Paddy Power Betfair begins life as Flutter Entertainment

first_imgShare Share Submit StumbleUpon FSB selects Glenn Elliott as new COO August 12, 2020 The governance of FTSE100 gambling group Paddy Power Betfair Plc has confirmed that it has officially sanctioned the firm’s corporate rebrand to ‘Flutter Entertainment Plc’.The Flutter Entertainment rebrand was approved outright (99%) by company shareholders at the firm’s 15 May 2019 AGM.As previously communicated, the FTSE betting group undertakes the rebrand to ‘better reflect its broader business’ within a changing global gambling sector.Undertaking significant M&A investments, with the aim to boost the betting group’s global profile, during the past year Paddy Power Betfair has added US DFS operator FanDuel and Georgian operator Adjarabet to its portfolio of assets.The company’s executive team has supported the rebrand, stating that Flutter Entertainment will accommodate the firm’s flagship brands Paddy Power and Betfair with its new market assets of FanDuel and Adjarabet, marking a new era for the UK betting group.The corporate rebrand is implemented effective immediately, with Flutter Entertainment Plc trading under the ticker symbol of ‘FLTR’ on its shared placement on the London FTSE and Euronext Dublin exchanges. ‘Deal maker’ Rafi Ashkenazi ends Flutter tenure  August 27, 2020 Flutter moves to refine merger benefits against 2020 trading realities August 27, 2020 Related Articleslast_img read more


The plots thicken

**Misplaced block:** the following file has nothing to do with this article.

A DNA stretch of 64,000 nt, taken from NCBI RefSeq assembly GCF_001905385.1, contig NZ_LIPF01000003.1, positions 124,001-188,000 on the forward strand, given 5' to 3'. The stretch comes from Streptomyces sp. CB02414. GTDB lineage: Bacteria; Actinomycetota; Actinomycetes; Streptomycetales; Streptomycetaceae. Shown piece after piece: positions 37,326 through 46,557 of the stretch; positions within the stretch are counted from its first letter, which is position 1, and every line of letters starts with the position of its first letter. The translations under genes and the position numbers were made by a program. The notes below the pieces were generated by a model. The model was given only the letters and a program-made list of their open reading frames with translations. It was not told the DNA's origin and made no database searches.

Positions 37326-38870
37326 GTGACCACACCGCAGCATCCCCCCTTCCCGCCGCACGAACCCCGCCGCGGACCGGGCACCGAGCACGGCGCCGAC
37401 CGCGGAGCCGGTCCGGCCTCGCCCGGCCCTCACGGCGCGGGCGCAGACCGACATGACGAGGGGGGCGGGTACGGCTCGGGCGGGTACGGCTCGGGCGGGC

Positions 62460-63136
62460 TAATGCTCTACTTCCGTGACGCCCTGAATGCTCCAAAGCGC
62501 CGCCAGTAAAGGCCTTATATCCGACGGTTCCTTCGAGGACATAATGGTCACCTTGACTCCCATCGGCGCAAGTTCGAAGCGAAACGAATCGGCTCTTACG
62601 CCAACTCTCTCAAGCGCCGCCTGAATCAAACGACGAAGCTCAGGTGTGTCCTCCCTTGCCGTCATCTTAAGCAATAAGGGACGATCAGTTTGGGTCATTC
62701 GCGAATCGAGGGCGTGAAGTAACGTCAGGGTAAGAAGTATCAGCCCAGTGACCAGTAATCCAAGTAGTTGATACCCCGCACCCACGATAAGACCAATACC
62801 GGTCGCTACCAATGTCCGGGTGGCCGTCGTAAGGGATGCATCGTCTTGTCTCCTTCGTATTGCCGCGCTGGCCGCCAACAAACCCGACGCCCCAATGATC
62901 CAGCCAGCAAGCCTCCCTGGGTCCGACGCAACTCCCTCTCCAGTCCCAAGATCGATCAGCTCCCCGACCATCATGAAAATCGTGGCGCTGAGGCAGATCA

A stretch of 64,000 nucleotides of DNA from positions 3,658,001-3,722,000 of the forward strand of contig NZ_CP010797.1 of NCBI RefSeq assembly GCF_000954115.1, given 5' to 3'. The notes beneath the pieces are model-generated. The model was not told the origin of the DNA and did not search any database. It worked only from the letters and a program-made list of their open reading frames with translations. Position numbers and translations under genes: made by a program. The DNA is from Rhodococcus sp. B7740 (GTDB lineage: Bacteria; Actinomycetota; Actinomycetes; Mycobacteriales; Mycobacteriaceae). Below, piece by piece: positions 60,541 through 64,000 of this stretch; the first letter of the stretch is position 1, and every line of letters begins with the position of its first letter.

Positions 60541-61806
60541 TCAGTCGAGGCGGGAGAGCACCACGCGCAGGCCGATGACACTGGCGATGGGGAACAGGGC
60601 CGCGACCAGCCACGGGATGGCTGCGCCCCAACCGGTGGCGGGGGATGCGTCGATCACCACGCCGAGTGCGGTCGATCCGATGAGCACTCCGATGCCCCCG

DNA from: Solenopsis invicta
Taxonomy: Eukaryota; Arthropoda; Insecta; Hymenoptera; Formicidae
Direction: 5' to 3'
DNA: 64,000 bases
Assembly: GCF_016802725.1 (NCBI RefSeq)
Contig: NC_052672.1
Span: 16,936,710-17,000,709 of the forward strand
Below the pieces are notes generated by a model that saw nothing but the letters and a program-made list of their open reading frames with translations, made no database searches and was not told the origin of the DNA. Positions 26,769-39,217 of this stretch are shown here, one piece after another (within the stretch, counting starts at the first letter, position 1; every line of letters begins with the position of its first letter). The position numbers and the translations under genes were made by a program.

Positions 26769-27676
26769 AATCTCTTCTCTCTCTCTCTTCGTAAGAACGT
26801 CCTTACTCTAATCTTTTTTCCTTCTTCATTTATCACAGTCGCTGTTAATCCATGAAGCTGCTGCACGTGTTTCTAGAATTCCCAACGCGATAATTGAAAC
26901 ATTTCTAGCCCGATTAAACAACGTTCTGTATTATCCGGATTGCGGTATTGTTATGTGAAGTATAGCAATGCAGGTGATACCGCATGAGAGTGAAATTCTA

first_imgROWLAND HEIGHTS – The house with the red-tile roof and earth-toned exterior sits in the middle of a fairly ordinary San Gabriel Valley neighborhood. Parents rush to school with their children in the morning. The smell of barbecue permeates the air on any given evening. Traffic roars by on the 60 Freeway. On warm days, red tail hawks lazily float in the sky above. These are the routine, everyday occurrences that accompany life in the suburbs. What seemed to go unnoticed by residents in this quiet community in the middle of Rowland Heights was a multimillion-dollar marijuana farm that occupied an otherwise empty house in the 17800 block of Nearbank Drive. Unnoticed, that is, until sheriff’s narcotics detectives showed up Wednesday night with a search warrant and hauled away more than 1,500 high potency marijuana plants valued at more than $9.6 million. The home is not unlike several others nearby that have been raided by federal, state and local authorities in recent weeks. The raids bear an eerie likeness to several that have occurred over the past year in San Francisco, Sacramento and the San Joaquin Valley, officials said. “This trend is a little too new to get a feel for the full scope of it,” said Sarah Pullen, a special agent with the federal Drug Enforcement Agency. “What seems to be happening is that the \ want to be in an area that won’t draw attention.” Narcotics investigators claim the scale of the growing operations have exceeded the norm. Sgt. Mike Hannemann of the Sheriff’s narcotics bureau said that in the past, indoor pot farms have only taken up single rooms of homes, leaving space for people to live. In the most recent cases, he said, entire homes have been gutted and rendered uninhabitable, with every room converted to grow multitudes of marijuana plants. Rows and rows of tables full of foliage at different stages of growth filled make-shift tables and trays in almost every room of the Nearbank Drive home. Bundles of wires rigged to bypass Southern California Edison meters fed the large, high-powered lights, fans and other equipment necessary to grow pot plants indoors. Indoor farms raided last year in the Sacramento County city of Elk Grove displayed a similar ingenuity, said San Francisco police Inspector Jameson Pan. “It turns out they were all wired up by the same electrician,” he added. In the Nearbank Drive home, a white dry-erase board calendar bore what appeared to be initials and Chinese characters along the bottom. The suspicion among investigators is that elements of Asian organized crime are behind the farms. “It’s speculation at this point,” Hannemann said. But he added that the massive scale and cost of the operations makes organized crime networks likely. “It’s much bigger than the territorial gangs,” he said. Purchasing the homes and equipment to grow the plants costs hundreds of thousands of dollars, he said. “It adds up quite fast. It’s a lot of money.” The recent spate of so-called grow-homes have been scattered across Rowland Heights, Diamond Bar and the neighboring communities of Chino Hills and Pomona. Homes in the Rowland Heights neighborhood surrounding Nearbank Drive list for between $775,000 and $900,000, according to the Multiple Listing Service, an Internet search engine used by Realtors to list homes for sale. A series of raids on seven such homes has taken place since the end of March. It’s no coincidence that these communities are at the heart of a demographic upheaval that has seen a huge influx of Asian immigrants over the past decade, some experts said. Neighborhoods like these offer an opportunity for Asian gang members to fly under the radar, said Pan, San Francisco’s expert on Asian organized crime. “Basically it’s an opportunity to make money, with less chance of being caught,” Pan said. In the 2000 Census, 46 percent of Rowland Heights’ 48,553 residents claimed Asian heritage. Most of those are of Chinese descent. Residential homes have been increasing their cache as pot farms in recent years because of the availability of “no money down” loans and low interest rates, Pan said. “There’s little overhead,” he added. “Next thing you know in six months you are making good money.” Areas with high concentrations of recent immigrants may also have attracted pot growers, because newer immigrants are sometimes less aware of “law enforcement practices and processes,” Hannemann said. The quiet, suburban nature of the neighborhoods may have led growers to believe there would be less attention by law enforcement authorities, Hannemann added. Neighbors said they noticed little activity at the home on Nearbank Drive, other than sporadic visits by people they did not recognize. Some said they saw the outside lights on late at night, but no sign that anyone lived inside. “I thought it was vacant,” said a male neighbor who declined to give his name for fear of reprisal. “I’ve never seen anything, to tell you the truth. It was quiet – almost to the point of being too quiet.” Another neighbor said she had seen a young Asian male going in and out once in a while, but otherwise took little notice of the house. Officials are unclear about the ultimate destination of the pot. [email protected] [email protected] (626) 962-8811, Ext. 2717, 2393160Want local news?Sign up for the Localist and stay informed Something went wrong. Please try again.subscribeCongratulations! You’re all set!last_img read more